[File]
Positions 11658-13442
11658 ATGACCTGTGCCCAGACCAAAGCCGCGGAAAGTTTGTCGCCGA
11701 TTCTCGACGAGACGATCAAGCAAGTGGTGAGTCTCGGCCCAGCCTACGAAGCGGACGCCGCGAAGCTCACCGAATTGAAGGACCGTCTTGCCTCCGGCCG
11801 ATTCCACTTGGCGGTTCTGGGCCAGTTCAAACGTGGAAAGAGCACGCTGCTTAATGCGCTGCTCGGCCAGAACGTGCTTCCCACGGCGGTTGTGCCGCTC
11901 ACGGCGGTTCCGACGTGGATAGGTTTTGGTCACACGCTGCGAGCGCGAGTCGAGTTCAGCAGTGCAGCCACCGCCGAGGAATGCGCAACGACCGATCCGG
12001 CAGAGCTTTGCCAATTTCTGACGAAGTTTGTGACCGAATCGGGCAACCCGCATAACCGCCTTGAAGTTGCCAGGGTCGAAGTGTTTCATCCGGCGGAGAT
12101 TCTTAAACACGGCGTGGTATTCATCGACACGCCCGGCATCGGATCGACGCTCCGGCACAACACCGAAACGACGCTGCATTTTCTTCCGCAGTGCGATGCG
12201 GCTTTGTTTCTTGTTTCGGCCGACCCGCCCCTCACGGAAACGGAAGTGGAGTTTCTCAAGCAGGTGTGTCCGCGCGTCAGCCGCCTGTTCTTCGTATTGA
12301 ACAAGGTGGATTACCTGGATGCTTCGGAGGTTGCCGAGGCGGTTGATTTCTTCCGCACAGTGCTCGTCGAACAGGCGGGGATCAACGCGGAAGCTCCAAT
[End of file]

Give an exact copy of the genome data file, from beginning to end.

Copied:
Positions 11658-13442
11658 ATGACCTGTGCCCAGACCAAAGCCGCGGAAAGTTTGTCGCCGA
11701 TTCTCGACGAGACGATCAAGCAAGTGGTGAGTCTCGGCCCAGCCTACGAAGCGGACGCCGCGAAGCTCACCGAATTGAAGGACCGTCTTGCCTCCGGCCG
11801 ATTCCACTTGGCGGTTCTGGGCCAGTTCAAACGTGGAAAGAGCACGCTGCTTAATGCGCTGCTCGGCCAGAACGTGCTTCCCACGGCGGTTGTGCCGCTC
11901 ACGGCGGTTCCGACGTGGATAGGTTTTGGTCACACGCTGCGAGCGCGAGTCGAGTTCAGCAGTGCAGCCACCGCCGAGGAATGCGCAACGACCGATCCGG
12001 CAGAGCTTTGCCAATTTCTGACGAAGTTTGTGACCGAATCGGGCAACCCGCATAACCGCCTTGAAGTTGCCAGGGTCGAAGTGTTTCATCCGGCGGAGAT
12101 TCTTAAACACGGCGTGGTATTCATCGACACGCCCGGCATCGGATCGACGCTCCGGCACAACACCGAAACGACGCTGCATTTTCTTCCGCAGTGCGATGCG
12201 GCTTTGTTTCTTGTTTCGGCCGACCCGCCCCTCACGGAAACGGAAGTGGAGTTTCTCAAGCAGGTGTGTCCGCGCGTCAGCCGCCTGTTCTTCGTATTGA
12301 ACAAGGTGGATTACCTGGATGCTTCGGAGGTTGCCGAGGCGGTTGATTTCTTCCGCACAGTGCTCGTCGAACAGGCGGGGATCAACGCGGAAGCTCCAAT